Studies evaluating the relationship between PIB binding and cognition in apparently healthy subjects have yielded varying results. When subjects were dichotomised into PIB-positive and PIB-negative groups, a number of studies showed no significant differences in cognitive performance suggesting that even with a sizeable amyloid load individuals can remain cognitively normal (Mintun et al., 2006; Rowe et al., 2007; Aizenstein et al., 2008; Jack et al., 2008). However, others have reported significant negative correlations between PIB binding and episodic memory, implying a number of subjects with an appreciable amyloid burden present with some cognitive dysfunction (Pike et al., 2007; Villemagne et al., 2008; Mormino et al., 2009). Villemagne et al. (2008) retrospectively examined cognitive test scores over 6–10 years in 34 subjects

Copyright # 2010 John Wiley & Sons, Ltd. Int J Geriatr Psychiatry 2011; 26: 991–999.


enrolled in the Melbourne Healthy Aging Study who then had PIB-PET scans. They found that PIB-positivity was more common in subjects with declining cognitive test scores (70%) than in those with stable scores (17%) (Villemagne et al., 2008). Therefore, increased PIB uptake in normal older people may be associated with prior history of decreased episodic memory perform-ance and structural and functional brain changes suggestive of early AD. Several large longitudinal studies are currently underway to test this hypothesis.

PIB-PET, the amyloid hypothesis and anti-amyloid interventions

PIB-PET studies support a model in which amyloid aggregation is an early event on the path to dementia. By the time subjects reach a stage of MCI, amyloid accumulation already approximates that of AD, a process which may already have taken over two decades (Jack et al., 2009). As patients progress to mild dementia, clinical decline and neurodegeneration (as demonstrated by MRI or FDG-PET) accelerate and proceed together, but seemingly independent of amyloid accumulation, which has either reached a plateau or continues to progress very slowly (Rabino-vici and Jagust, 2009). This implies that the optimal time to initiate therapies targeting Ab may be in the pre-MCI stages when cognition is still intact, and neurodegeneration is mild. By the time patients are at MCI or mild AD, other pathologic processes that are independent of fibrillar Ab may already be established, and the therapeutic window for anti-amyloid inter-ventions may already be closed (Rabinovici and Jagust, 2009). Unfortunately, however, most current trials of anti-amyloid agents are in those with established AD, which may be a stage at which such intervention is too late. More work is needed to establish the quantitative relationship between PIB binding and Ab pathology at various disease stages. Most data are derived from cross-sectional studies, and need to be verified by increase in the number of follow-up investigations.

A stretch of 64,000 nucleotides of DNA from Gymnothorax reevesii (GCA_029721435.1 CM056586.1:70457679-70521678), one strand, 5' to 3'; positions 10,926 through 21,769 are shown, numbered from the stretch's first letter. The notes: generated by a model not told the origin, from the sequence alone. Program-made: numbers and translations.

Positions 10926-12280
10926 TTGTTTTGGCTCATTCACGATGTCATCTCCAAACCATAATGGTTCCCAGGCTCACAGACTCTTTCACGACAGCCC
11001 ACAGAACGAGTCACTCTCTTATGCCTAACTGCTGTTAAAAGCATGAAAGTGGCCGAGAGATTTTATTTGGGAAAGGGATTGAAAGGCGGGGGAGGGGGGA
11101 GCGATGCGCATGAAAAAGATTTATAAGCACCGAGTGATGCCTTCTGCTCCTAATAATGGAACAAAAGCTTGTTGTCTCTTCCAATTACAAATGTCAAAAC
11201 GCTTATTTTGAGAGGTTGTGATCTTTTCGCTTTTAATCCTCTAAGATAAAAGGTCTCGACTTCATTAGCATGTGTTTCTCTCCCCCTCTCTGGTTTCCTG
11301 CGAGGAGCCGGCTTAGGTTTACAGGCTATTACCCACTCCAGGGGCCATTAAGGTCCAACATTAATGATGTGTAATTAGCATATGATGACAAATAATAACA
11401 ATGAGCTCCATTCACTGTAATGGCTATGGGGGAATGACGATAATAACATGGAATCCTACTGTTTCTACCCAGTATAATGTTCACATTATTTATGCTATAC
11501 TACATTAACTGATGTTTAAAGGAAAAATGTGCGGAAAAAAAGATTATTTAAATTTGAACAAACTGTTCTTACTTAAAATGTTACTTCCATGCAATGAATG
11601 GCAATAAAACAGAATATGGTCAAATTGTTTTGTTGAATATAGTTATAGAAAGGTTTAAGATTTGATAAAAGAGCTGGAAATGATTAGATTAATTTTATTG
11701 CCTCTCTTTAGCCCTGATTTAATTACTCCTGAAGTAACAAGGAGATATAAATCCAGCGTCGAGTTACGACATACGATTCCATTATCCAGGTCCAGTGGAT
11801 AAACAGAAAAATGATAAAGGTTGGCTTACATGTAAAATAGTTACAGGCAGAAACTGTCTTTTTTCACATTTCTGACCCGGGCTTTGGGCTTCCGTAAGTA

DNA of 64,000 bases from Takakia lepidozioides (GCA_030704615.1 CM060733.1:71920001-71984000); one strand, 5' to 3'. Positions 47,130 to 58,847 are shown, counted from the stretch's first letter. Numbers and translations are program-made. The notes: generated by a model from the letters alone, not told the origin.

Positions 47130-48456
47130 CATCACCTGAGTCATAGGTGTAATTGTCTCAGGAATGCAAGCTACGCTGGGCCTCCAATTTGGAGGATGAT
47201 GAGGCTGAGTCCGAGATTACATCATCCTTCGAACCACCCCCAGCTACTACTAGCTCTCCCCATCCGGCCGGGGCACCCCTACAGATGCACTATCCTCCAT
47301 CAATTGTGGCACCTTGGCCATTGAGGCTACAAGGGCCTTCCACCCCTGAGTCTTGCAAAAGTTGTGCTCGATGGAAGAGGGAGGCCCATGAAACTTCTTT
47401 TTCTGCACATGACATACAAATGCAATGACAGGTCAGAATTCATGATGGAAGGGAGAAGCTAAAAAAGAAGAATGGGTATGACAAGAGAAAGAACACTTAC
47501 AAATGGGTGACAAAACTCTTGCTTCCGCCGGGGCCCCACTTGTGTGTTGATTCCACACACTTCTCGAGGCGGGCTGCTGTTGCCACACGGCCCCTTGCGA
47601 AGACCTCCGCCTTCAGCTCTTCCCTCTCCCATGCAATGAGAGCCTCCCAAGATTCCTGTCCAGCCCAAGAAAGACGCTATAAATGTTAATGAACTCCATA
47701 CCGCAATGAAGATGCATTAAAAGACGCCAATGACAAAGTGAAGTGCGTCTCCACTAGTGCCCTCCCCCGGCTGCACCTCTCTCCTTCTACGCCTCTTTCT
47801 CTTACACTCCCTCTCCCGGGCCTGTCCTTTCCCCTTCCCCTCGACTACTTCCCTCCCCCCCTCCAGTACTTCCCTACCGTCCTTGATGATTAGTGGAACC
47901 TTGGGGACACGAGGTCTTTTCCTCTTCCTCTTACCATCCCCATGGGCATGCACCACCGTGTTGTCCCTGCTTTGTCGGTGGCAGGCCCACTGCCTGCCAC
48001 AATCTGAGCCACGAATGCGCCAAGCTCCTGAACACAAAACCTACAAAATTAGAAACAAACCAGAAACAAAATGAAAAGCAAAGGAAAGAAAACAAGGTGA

Conclusions and future directions

PET imaging with PIB appears to be a sensitive and specific marker for underlying Ab amyloidosis and an important investigative tool for examining the dynamic relationship between amyloid deposition, clinical symptoms and structural and functional changes in normal aging and dementia. Figure 1(a, b) summarises the standardised cortical PIB binding

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and pooled weighted estimates across the reviewed studies in controls, MCI and AD. It shows potential for distinguishing AD from FTD, and AD from healthy controls, though specificity for the latter requires further examination. It may help distinguish ADD from PDD, but not AD from DLB. Amyloid imaging in healthy controls may offer the possibility detecting those at high risk of future AD, as so candidates for early preventative measures if and when they become available. However, with approximately 30% of healthy older controls being PIB positive, specificity may be poor, though long term follow-up of such PIB-positive cases, ideally with autopsy correlation is needed to determine this. Amyloid imaging is also a potential tool for investigating AD pathology in other settings, for example in those after stroke or with high vascular risk, when it may help determine the relations between vascular factors and degenerative pathology. Previous reviews of amyloid imaging with PIB PET have recently been described in ageing and dementia (Brooks, 2009; Rabinovici and Jagust, 2009; Wolk and Klunk, 2009). However, the present review served as an update to the rapidly expanding literature.